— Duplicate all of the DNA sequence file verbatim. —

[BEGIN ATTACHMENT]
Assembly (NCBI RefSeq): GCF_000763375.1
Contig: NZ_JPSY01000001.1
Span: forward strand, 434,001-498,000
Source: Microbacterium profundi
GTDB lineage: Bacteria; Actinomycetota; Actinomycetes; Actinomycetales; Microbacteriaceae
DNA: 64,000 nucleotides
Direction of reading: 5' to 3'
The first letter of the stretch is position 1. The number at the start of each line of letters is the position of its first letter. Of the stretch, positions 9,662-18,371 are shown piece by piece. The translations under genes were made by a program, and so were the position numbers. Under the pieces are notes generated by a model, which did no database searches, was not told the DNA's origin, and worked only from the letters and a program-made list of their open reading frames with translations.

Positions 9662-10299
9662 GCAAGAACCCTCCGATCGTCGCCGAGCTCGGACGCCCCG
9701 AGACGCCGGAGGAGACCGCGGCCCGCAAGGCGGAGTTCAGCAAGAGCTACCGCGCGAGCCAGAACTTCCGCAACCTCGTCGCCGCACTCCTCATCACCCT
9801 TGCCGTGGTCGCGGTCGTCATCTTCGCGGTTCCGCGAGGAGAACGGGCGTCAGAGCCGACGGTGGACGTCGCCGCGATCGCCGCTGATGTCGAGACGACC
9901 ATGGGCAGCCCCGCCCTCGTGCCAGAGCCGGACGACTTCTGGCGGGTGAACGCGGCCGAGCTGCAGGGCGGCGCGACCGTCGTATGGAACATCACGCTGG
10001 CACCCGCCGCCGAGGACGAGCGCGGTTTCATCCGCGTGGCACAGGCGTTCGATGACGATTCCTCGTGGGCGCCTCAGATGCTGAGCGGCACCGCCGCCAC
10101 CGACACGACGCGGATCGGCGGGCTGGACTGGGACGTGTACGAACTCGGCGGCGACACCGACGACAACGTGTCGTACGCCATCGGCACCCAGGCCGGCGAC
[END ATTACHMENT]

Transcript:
Assembly (NCBI RefSeq): GCF_000763375.1
Contig: NZ_JPSY01000001.1
Span: forward strand, 434,001-498,000
Source: Microbacterium profundi
GTDB lineage: Bacteria; Actinomycetota; Actinomycetes; Actinomycetales; Microbacteriaceae
DNA: 64,000 nucleotides
Direction of reading: 5' to 3'
The first letter of the stretch is position 1. The number at the start of each line of letters is the position of its first letter. Of the stretch, positions 9,662-18,371 are shown piece by piece. The translations under genes were made by a program, and so were the position numbers. Under the pieces are notes generated by a model, which did no database searches, was not told the DNA's origin, and worked only from the letters and a program-made list of their open reading frames with translations.

Positions 9662-10299
9662 GCAAGAACCCTCCGATCGTCGCCGAGCTCGGACGCCCCG
9701 AGACGCCGGAGGAGACCGCGGCCCGCAAGGCGGAGTTCAGCAAGAGCTACCGCGCGAGCCAGAACTTCCGCAACCTCGTCGCCGCACTCCTCATCACCCT
9801 TGCCGTGGTCGCGGTCGTCATCTTCGCGGTTCCGCGAGGAGAACGGGCGTCAGAGCCGACGGTGGACGTCGCCGCGATCGCCGCTGATGTCGAGACGACC
9901 ATGGGCAGCCCCGCCCTCGTGCCAGAGCCGGACGACTTCTGGCGGGTGAACGCGGCCGAGCTGCAGGGCGGCGCGACCGTCGTATGGAACATCACGCTGG
10001 CACCCGCCGCCGAGGACGAGCGCGGTTTCATCCGCGTGGCACAGGCGTTCGATGACGATTCCTCGTGGGCGCCTCAGATGCTGAGCGGCACCGCCGCCAC
10101 CGACACGACGCGGATCGGCGGGCTGGACTGGGACGTGTACGAACTCGGCGGCGACACCGACGACAACGTGTCGTACGCCATCGGCACCCAGGCCGGCGAC